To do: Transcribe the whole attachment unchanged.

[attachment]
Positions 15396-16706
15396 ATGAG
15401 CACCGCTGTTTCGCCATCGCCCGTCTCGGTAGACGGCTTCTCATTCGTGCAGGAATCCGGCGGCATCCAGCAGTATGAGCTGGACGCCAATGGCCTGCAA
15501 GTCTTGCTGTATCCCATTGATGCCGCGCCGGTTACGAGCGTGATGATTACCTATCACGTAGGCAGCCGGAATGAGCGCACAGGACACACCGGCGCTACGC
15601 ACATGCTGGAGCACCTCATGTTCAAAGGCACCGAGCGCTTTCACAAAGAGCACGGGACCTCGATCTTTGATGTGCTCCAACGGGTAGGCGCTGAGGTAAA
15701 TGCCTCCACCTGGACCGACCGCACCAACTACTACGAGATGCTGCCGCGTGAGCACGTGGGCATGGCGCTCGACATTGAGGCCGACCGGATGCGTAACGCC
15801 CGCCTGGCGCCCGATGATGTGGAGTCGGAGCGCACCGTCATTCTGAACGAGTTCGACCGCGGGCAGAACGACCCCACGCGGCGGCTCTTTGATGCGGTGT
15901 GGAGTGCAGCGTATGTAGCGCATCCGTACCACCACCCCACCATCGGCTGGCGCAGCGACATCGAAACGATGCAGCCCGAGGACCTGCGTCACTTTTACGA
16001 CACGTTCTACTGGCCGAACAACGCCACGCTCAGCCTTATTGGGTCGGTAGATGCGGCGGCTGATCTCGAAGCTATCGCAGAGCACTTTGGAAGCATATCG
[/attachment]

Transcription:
Positions 15396-16706
15396 ATGAG
15401 CACCGCTGTTTCGCCATCGCCCGTCTCGGTAGACGGCTTCTCATTCGTGCAGGAATCCGGCGGCATCCAGCAGTATGAGCTGGACGCCAATGGCCTGCAA
15501 GTCTTGCTGTATCCCATTGATGCCGCGCCGGTTACGAGCGTGATGATTACCTATCACGTAGGCAGCCGGAATGAGCGCACAGGACACACCGGCGCTACGC
15601 ACATGCTGGAGCACCTCATGTTCAAAGGCACCGAGCGCTTTCACAAAGAGCACGGGACCTCGATCTTTGATGTGCTCCAACGGGTAGGCGCTGAGGTAAA
15701 TGCCTCCACCTGGACCGACCGCACCAACTACTACGAGATGCTGCCGCGTGAGCACGTGGGCATGGCGCTCGACATTGAGGCCGACCGGATGCGTAACGCC
15801 CGCCTGGCGCCCGATGATGTGGAGTCGGAGCGCACCGTCATTCTGAACGAGTTCGACCGCGGGCAGAACGACCCCACGCGGCGGCTCTTTGATGCGGTGT
15901 GGAGTGCAGCGTATGTAGCGCATCCGTACCACCACCCCACCATCGGCTGGCGCAGCGACATCGAAACGATGCAGCCCGAGGACCTGCGTCACTTTTACGA
16001 CACGTTCTACTGGCCGAACAACGCCACGCTCAGCCTTATTGGGTCGGTAGATGCGGCGGCTGATCTCGAAGCTATCGCAGAGCACTTTGGAAGCATATCG